At first we looked into joining the Peace Corp, but after filling out the application and going in for the 3 hour interview, we realized that this wasn't what we were looking for! This is when Nick found Children of the Promise (COTP) in Haiti, and after a month of emailing the volunteer coordinator, we decided this is where we were being called. It's not in Africa, but the Caribbean will work just fine!!

Here's our plan,I graduate June 12, and that weekend we will pack up our apartment and move in with one of our parents for 2-3 weeks. In the beginning of July (probably July 6th, but that's subject to change) we will hop on a plane to Florida, and then take a small plane from there to Cap Haitien Haiti. Our first three weeks will be in a neighboring village called Milot where we will be taking language classes at a local mission. Haiti's main language is Creole, which is French with around 10 African languages mixed in. We have already been studying and have quite a large vocab!

After this we will move on to the COTP compound and begin playing with babies!! COTP takes in sick babies who's parents have either died during child birth, abandoned them, or decided that they can't afford to feed the baby at this time. Many of these babies are malnourished and holding on to life by mere threads. A few are HIV +. COTP's first goal is to get these babies healthy and return them to their biological families, assuming they can care for them. If the families decide that they can not, then the child will be adopted to the US or Canada. COTP has an average of at least 50 babies and sometimes even 60 or more, most of which are under the age of two, but up to age 6! Some of these babies have Cabral Palsy, hydrocephalus, or other medical issues that we will work with to help them develop appropriately. I have already started researching a few of these to find the best way to interact with children who have these.

Although we won't know exactly what we will be doing until we are there, at this point it looks like Nick will be the maintenance man and I may be working in the preschool teaching the older children. Our days will also include taking care of the basic needs of these children as well as simply loving them and giving them one on one attention. If a baby is really sick and need extra care, he/she will sleep in our room with us at nights for about two weeks or until they starts to gain weight! We also hope to work with the community as much as possible!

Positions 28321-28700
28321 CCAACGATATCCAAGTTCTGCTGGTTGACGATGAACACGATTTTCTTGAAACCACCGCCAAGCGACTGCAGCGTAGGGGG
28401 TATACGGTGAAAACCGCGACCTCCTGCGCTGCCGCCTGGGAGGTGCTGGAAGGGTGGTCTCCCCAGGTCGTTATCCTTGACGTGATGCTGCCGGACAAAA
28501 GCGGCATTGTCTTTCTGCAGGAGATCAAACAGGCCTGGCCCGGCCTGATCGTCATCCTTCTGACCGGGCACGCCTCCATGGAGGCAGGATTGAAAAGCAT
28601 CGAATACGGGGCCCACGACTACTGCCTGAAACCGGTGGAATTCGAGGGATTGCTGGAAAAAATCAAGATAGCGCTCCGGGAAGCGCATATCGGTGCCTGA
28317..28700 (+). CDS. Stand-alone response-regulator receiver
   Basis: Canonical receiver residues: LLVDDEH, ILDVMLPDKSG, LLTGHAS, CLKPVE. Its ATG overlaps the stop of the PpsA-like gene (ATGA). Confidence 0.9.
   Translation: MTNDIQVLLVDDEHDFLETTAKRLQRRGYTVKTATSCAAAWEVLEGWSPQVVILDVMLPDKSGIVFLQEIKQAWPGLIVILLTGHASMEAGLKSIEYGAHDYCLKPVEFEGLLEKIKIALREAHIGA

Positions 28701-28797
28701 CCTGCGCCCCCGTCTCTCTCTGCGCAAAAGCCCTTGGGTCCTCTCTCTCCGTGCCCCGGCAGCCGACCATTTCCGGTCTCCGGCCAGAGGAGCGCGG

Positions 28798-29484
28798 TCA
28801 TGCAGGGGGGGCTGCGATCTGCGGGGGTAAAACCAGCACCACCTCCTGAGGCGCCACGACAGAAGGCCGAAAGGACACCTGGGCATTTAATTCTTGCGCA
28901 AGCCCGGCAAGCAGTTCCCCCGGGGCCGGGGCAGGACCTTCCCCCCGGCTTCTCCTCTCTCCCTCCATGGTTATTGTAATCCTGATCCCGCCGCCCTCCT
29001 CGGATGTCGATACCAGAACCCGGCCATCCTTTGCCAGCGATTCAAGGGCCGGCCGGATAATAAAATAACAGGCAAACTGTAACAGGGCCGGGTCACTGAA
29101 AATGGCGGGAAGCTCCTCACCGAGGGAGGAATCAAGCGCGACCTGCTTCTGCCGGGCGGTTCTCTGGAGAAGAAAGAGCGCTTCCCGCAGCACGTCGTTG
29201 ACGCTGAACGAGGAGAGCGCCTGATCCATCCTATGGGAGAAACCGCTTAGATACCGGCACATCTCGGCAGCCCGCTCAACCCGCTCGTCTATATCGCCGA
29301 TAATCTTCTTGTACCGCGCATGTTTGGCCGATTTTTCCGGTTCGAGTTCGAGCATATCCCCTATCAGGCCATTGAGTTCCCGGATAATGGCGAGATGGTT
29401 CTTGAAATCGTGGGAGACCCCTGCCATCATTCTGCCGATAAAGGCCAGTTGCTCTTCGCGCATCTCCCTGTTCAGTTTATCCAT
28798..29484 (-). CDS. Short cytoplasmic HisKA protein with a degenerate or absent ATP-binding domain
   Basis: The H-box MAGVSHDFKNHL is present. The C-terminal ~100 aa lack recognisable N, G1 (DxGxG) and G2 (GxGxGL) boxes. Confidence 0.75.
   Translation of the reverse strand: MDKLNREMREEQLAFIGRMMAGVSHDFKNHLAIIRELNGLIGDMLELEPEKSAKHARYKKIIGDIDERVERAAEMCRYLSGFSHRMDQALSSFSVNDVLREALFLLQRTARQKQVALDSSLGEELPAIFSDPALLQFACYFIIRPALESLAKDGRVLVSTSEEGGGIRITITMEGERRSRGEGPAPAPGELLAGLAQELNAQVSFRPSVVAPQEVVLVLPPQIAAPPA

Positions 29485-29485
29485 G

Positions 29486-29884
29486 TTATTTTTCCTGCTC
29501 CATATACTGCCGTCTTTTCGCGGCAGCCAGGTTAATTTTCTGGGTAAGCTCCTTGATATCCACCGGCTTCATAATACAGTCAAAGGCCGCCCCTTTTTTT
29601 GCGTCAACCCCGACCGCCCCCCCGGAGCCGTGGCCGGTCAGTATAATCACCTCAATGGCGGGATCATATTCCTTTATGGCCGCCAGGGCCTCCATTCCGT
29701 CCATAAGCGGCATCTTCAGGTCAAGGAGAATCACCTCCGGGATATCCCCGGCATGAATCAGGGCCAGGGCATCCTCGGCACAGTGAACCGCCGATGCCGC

A little info on Haiti for you: It's 600 miles south of Florida, near Cuba, Dominican Republic, and Jamaica. Many citizens practice voodoo, and in fact the country has been dedicated to the Devil twice. It is the poorest country in the Western Hemisphere, 80% of the population lives in absolute poverty (under $1USD per day), and 52% is illiterate. Hundred of thousands of men, women, and children die yearly of preventable diseases, many of which come from poor drinking water and malnutrition. This is unacceptable to me. Many pregnant women and children are forced to eat dirt because they can't afford food. This causes them to have horrible chest and stomach pains and leads to many diseases and even death from parasites that are in the dirt. Watch this video to learn more...

We are extremely excited and are counting down the days until we get to go! We are accepting donations to help fund our trip which is going to cost just shy of $20,000 for the year. This includes all flights, health insurance, and room/board for the two of us. Although some of this money goes towards us, a large portion of it goes directly to the orphanage to help pay for formula, diapers, and every day expenses they need in order to survive. It cost the orphanage over $14,000 a month to provide for the needs of these children and our money will help cover part of this. All donations are tax deductible!